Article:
Background: In the past decade, several studies have demonstrated the safety and feasibility of laparoscopic surgery for gastric surgery. We analyzed our preliminary experience with this procedure.
Methods: From July 2007 to December 2009, 11 patients underwent gastrectomy by a mininvasive approach for adenocarcinoma. This series included 6 men and 5 women, aged from 52 to 87 years. Procedures consisted of 9 subtotal gastrectomies and 2 total gastrectomies. According to TNM classification, we observed one patient with non invasive tumor (severe displasia), one with early gastric cancer, three at stage Ib, one at stage II, three at stage IIIa, one at stage IIIb and one at stage IV.
Results: In all patients the procedures were completed without any conversion. The mean operating time was 270 min (range: 195-370 min). Overall, the mean number of dissected lymph nodes was 23 whereas it was 26 after D2 lymph node dissection. No morbidity was observed. Overall morbidity rate was 18.1% (two cases), one patient with pancreatic fistola and one with bleeding from gastrojejunal anastomosis. Excluding these two patients, postoperative stay was between 8 and 12 days.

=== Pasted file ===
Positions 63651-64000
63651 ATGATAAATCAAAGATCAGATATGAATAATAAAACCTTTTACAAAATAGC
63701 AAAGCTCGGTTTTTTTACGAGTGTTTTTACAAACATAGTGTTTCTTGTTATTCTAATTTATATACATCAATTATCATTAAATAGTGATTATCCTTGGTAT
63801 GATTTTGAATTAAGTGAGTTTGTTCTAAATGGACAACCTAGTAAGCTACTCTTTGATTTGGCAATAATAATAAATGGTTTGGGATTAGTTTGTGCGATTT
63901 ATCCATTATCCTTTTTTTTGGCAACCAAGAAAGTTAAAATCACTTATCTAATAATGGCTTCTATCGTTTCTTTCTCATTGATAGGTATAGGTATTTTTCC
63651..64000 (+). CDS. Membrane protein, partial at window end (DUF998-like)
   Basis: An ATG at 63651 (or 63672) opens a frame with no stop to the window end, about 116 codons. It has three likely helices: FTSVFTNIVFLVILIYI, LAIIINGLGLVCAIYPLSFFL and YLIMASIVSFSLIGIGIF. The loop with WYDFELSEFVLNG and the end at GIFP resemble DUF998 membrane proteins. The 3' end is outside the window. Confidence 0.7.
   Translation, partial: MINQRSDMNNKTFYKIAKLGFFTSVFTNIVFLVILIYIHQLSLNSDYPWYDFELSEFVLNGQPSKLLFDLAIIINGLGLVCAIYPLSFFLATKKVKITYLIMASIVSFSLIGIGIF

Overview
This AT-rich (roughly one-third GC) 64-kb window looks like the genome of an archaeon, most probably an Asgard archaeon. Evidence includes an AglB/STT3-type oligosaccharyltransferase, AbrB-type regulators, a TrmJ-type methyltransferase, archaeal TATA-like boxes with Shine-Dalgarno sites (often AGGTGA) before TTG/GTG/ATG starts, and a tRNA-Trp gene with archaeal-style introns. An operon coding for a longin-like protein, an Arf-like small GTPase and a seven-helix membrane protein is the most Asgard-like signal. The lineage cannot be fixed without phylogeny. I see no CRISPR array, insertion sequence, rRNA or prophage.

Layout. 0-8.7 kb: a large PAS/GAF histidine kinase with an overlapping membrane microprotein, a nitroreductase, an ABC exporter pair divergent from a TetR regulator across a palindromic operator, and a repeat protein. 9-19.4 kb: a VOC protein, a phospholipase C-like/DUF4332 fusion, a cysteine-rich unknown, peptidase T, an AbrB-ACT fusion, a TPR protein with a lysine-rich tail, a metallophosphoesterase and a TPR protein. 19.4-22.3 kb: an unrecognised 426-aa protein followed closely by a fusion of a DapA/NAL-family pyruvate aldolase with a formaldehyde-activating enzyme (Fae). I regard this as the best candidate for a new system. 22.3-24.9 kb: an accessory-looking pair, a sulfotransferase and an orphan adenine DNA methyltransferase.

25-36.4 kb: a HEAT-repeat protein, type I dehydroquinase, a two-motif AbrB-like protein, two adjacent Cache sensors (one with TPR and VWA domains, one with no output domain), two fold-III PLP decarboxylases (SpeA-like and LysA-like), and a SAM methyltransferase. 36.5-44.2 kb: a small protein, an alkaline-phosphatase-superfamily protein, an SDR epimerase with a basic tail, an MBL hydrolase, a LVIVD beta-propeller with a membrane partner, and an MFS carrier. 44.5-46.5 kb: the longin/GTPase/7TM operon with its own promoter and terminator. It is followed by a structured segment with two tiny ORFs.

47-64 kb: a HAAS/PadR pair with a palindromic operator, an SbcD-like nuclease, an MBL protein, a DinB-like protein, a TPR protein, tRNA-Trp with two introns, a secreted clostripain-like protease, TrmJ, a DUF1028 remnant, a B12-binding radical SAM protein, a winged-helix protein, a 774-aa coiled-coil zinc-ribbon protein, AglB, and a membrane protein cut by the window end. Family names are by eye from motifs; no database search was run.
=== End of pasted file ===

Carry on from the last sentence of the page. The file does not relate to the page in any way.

Conclusions: Our preliminary data confirmed that laparoscopic surgery for gastric cancer is a feasible and safe oncologic procedure with short-term results similar to those reported with an open approach. Additional benefits for laparoscopic procedures were reduced blood loss, shorter time to resumption of oral intake and earlier discharge from the hospital.